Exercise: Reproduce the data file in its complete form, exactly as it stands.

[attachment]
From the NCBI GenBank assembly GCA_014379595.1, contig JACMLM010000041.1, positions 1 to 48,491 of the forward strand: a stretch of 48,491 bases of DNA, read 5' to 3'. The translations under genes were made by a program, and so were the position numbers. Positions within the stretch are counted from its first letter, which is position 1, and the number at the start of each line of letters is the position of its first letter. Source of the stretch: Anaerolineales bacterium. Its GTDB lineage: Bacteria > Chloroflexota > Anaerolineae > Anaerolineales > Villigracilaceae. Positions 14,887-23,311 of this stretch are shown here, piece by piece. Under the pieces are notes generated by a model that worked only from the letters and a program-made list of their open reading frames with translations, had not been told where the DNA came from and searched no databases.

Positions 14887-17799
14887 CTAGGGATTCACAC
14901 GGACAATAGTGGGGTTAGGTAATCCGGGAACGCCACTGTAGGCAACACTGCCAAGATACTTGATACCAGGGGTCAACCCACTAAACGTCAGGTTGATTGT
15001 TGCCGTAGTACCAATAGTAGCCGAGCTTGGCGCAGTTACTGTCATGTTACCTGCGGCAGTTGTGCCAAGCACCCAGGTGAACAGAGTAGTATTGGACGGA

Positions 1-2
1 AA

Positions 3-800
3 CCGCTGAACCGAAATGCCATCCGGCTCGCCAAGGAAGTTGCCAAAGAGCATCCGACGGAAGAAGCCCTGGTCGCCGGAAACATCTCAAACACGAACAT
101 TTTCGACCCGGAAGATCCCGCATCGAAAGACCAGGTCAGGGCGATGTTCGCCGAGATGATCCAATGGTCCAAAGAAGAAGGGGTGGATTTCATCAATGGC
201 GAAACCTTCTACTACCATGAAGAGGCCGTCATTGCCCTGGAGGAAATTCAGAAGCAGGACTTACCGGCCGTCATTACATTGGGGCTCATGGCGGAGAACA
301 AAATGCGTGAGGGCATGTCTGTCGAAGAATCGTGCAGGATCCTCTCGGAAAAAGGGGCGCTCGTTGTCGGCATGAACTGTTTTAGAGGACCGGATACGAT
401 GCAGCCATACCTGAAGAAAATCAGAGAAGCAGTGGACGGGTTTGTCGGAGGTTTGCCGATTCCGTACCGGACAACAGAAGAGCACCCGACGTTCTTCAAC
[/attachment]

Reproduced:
From the NCBI GenBank assembly GCA_014379595.1, contig JACMLM010000041.1, positions 1 to 48,491 of the forward strand: a stretch of 48,491 bases of DNA, read 5' to 3'. The translations under genes were made by a program, and so were the position numbers. Positions within the stretch are counted from its first letter, which is position 1, and the number at the start of each line of letters is the position of its first letter. Source of the stretch: Anaerolineales bacterium. Its GTDB lineage: Bacteria > Chloroflexota > Anaerolineae > Anaerolineales > Villigracilaceae. Positions 14,887-23,311 of this stretch are shown here, piece by piece. Under the pieces are notes generated by a model that worked only from the letters and a program-made list of their open reading frames with translations, had not been told where the DNA came from and searched no databases.

Positions 14887-17799
14887 CTAGGGATTCACAC
14901 GGACAATAGTGGGGTTAGGTAATCCGGGAACGCCACTGTAGGCAACACTGCCAAGATACTTGATACCAGGGGTCAACCCACTAAACGTCAGGTTGATTGT
15001 TGCCGTAGTACCAATAGTAGCCGAGCTTGGCGCAGTTACTGTCATGTTACCTGCGGCAGTTGTGCCAAGCACCCAGGTGAACAGAGTAGTATTGGACGGA

Positions 1-2
1 AA

Positions 3-800
3 CCGCTGAACCGAAATGCCATCCGGCTCGCCAAGGAAGTTGCCAAAGAGCATCCGACGGAAGAAGCCCTGGTCGCCGGAAACATCTCAAACACGAACAT
101 TTTCGACCCGGAAGATCCCGCATCGAAAGACCAGGTCAGGGCGATGTTCGCCGAGATGATCCAATGGTCCAAAGAAGAAGGGGTGGATTTCATCAATGGC
201 GAAACCTTCTACTACCATGAAGAGGCCGTCATTGCCCTGGAGGAAATTCAGAAGCAGGACTTACCGGCCGTCATTACATTGGGGCTCATGGCGGAGAACA
301 AAATGCGTGAGGGCATGTCTGTCGAAGAATCGTGCAGGATCCTCTCGGAAAAAGGGGCGCTCGTTGTCGGCATGAACTGTTTTAGAGGACCGGATACGAT
401 GCAGCCATACCTGAAGAAAATCAGAGAAGCAGTGGACGGGTTTGTCGGAGGTTTGCCGATTCCGTACCGGACAACAGAAGAGCACCCGACGTTCTTCAAC